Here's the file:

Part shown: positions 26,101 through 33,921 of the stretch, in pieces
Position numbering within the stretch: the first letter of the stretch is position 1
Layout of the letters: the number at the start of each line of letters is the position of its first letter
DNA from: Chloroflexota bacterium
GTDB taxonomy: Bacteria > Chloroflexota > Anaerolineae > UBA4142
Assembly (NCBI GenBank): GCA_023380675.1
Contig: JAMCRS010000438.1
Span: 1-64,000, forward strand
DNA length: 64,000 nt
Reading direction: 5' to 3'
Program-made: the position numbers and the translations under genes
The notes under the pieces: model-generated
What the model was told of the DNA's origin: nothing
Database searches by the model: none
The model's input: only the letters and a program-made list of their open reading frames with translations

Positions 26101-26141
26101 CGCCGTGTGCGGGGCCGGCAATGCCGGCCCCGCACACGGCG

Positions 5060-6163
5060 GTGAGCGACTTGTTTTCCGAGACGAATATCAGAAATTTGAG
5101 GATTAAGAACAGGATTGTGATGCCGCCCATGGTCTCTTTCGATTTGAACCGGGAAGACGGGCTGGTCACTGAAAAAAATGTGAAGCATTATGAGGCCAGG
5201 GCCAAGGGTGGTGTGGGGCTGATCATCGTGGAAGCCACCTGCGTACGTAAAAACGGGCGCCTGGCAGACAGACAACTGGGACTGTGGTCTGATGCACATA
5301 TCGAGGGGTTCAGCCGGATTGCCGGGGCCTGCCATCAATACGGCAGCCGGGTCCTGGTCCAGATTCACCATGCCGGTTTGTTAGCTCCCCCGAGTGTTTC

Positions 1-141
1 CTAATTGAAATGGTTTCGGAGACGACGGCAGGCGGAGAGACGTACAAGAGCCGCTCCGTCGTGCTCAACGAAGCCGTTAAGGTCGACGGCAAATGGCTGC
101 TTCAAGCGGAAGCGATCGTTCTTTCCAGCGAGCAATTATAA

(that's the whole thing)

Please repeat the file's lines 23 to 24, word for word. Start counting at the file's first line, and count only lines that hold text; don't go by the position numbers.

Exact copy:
Positions 1-141
1 CTAATTGAAATGGTTTCGGAGACGACGGCAGGCGGAGAGACGTACAAGAGCCGCTCCGTCGTGCTCAACGAAGCCGTTAAGGTCGACGGCAAATGGCTGC